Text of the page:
Francis’ short papacy has brought a profound change in the Catholic Church, at least in terms of style, and has offered also the prospect of some meaningful change in the position of lesbian and gay Catholics, in ministry if not (yet) in teaching. It’s entirely apt that the theme for next month’s Conference 2014 will be “So Hope for a Great Sea – Change”. There’s an important question to be asked though: are we content to sit back in hope for this possible change, or do we, as Quest, want to contribute to bringing it about? How?
That will be the substance of an important working session on the final day of conference. Some background, is that back in October 2013, Ruby Almeida and Michael Bennet, as chair and deputy chair of Quest, met with Archbishop (now Cardinal) Vincent Nichols of Westminster, to discuss the relationship between Quest and the institutional church. The detail of that discussion has been confidential for now, but was disclosed as an important part of conference deliberations. During the discussions, Cardinal Nichols put forward a suggestion as a possibly fruitful source for reflection, Pope Francis’ words to the Brazilian bishops last year, during his visit to the country for World Youth Day in Rio de Janeiro. A central part of that address, pointed out by Cardinal Nichols, was a reflection on the gospel story of the journey to Emmaus. Ruby and Michael embraced this, as it fits in perfectly with our new journey, post ‘Forty years in the wilderness’ which was our conference theme last year.
I personally was delighted that Cardinal Nichols has suggested that the Emmaus story could be a useful point of reflection on the future relationship between Quest and the bishops. Influenced by the interpretation offered by the Australian gay writer and spiritual director Michael B Kelly, I have written before on the value for gay and lesbian Catholics, of this telling of the journey of two disillusioned disciples away from Jerusalem, of meeting the risen Christ outside of the city – and the important but often neglected conclusion to the tale – their return to Jerusalem.
Some time after conference, Ruby will need to return to Cardinal Nichols, with our response to his suggestion. To assist and guide her, an important part of the final day of conference has been given over to a workshop on the Emmaus story, its lessons for us – and what it might mean for our future relationship with the institutional church.
Conference delegates were given some advance preparation for this process, and were encouraged to explore some of the links (on following pages), to the Gospel text, to commentary on the passage, and to visual, video, and literary reflections on the story. Quest members who were unable to attend, now have the opportunity to reflect on the same materials – and on their responses to the questions which were put to conference on the final day. (Those questions are published in a parallel post).
In the Gospel: Luke 24: 13-35 (the Emmaus story begins at v 13, but also read the opening of the chapter, which sets the scene) Pope Francis’ commentary: This is a lengthy document, much of it specific to Brazil. The relevant passage on Emmaus is section 3, “The icon of Emmaus as a key for interpreting the present and the future”. Address of Pope Francis, at the meeting with the Bishops of Brazil LGBT perspectives:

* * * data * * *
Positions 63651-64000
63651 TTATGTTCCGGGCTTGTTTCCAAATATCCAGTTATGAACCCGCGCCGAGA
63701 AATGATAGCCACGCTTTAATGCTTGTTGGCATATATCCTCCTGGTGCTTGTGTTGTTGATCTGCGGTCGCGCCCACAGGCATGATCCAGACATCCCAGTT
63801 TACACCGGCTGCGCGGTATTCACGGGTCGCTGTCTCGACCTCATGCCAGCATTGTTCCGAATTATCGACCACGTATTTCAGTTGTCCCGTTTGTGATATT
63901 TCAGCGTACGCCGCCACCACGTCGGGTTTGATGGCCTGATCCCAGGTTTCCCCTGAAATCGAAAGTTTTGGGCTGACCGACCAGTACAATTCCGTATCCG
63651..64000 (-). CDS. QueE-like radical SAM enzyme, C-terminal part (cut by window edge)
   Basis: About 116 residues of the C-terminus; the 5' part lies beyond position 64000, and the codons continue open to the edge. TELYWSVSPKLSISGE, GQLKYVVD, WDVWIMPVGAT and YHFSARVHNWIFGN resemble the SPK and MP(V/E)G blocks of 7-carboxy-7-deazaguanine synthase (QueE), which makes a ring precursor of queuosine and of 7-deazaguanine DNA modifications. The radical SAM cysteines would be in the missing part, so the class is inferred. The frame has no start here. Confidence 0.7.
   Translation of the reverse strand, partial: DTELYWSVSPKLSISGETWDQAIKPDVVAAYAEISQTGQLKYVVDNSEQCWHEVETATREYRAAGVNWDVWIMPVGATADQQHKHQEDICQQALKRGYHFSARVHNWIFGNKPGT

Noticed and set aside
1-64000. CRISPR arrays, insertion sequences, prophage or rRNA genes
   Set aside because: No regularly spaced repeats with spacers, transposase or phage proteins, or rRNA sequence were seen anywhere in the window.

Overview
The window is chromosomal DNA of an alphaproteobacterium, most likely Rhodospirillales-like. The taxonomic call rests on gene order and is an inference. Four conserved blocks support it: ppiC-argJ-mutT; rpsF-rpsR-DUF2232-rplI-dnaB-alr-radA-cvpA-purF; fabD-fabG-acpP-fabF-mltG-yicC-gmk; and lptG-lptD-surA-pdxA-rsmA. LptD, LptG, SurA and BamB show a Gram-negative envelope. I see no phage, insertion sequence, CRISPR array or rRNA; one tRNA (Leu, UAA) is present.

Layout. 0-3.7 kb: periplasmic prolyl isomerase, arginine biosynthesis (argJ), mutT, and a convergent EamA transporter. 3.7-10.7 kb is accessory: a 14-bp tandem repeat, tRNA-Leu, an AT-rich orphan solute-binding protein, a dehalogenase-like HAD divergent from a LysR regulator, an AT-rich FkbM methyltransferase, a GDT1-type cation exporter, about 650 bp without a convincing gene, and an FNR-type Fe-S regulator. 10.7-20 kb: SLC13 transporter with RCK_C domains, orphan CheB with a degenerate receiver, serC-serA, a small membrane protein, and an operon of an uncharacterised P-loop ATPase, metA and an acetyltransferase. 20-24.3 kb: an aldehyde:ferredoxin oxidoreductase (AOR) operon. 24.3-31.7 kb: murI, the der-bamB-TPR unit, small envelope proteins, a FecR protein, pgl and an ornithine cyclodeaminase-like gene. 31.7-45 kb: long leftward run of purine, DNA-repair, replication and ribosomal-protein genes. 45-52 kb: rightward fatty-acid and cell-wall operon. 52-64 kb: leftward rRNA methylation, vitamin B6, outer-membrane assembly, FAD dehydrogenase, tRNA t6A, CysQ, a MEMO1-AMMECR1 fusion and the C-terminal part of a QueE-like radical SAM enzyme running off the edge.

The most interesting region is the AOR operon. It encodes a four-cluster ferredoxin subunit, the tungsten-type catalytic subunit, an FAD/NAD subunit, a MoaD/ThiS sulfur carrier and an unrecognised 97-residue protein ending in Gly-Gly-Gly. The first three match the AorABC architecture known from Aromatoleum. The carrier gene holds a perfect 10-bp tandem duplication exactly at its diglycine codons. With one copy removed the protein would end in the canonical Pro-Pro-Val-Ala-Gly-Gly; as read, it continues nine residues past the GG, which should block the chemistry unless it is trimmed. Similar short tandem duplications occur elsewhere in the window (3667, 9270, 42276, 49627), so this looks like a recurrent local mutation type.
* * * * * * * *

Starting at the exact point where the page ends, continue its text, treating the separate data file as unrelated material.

Michael B Kelly: If you have access to “Seduced by Grace” by the Australian theologian and spiritual director Michael B Kelly, read his chapter titled “The Road From Emmaus: the challenge of the future”. Some extracts from this chapter are available on the Amazon preview page , or read a summary at Queering the Church: The Journey FROM Emmaus: Gay and Lesbian Prophetic Role
Michael Bayly: At The Wild Reed, see Good News on the Road to Emmaus Some images:
There are some great images, some with a specifically gay male, in Michael Bayly’s post at The Wild Reed, but countless more at Google images. This one (from the Emmaus Walk community) is useful for presenting the story in contemporary dress, and what could be an English setting:
Video Then there are numerous video takes, available on Youtube or video, such as these suggested by Ruby (there are many more). https://www.youtube.com/watch?v=cOHrapKFmIU Has some nice text though the actual song is not that brilliant. https://www.youtube.com/watch?v=tmahKAa5tAw A short video piece https://www.youtube.com/watch?v=STE2LTHsa5Y A short reflection https://www.youtube.com/results?search_query=meaning+of+Road+to+Emmaus A rather long reflection https://www.youtube.com/watch?v=ujoVIRq57Gs A reflection through art Literary reference: In section V of The Waste Land, “What the Thunder Said”, T S Eliot wrote these lines: Who is the third who walks always beside you? When I count, there are only you and I together 360 But when I look ahead up the white road There is always another one walking beside you Gliding wrapt in a brown mantle, hooded I do not know whether a man or a woman —But who is that on the other side of you? 365 In his notes to “The Waste Land”, Eliot added this in explanation: 360. The following lines were stimulated by the account of one of the Antarctic expeditions (I forget which, but I think one of Shackleton’s): it was related that the party of explorers, at the extremity of their strength, had the constant delusion that there was one more member than could actually be counted. (Other references to this story of the expeditions, claim that there were two men walking, but three sets of footprints)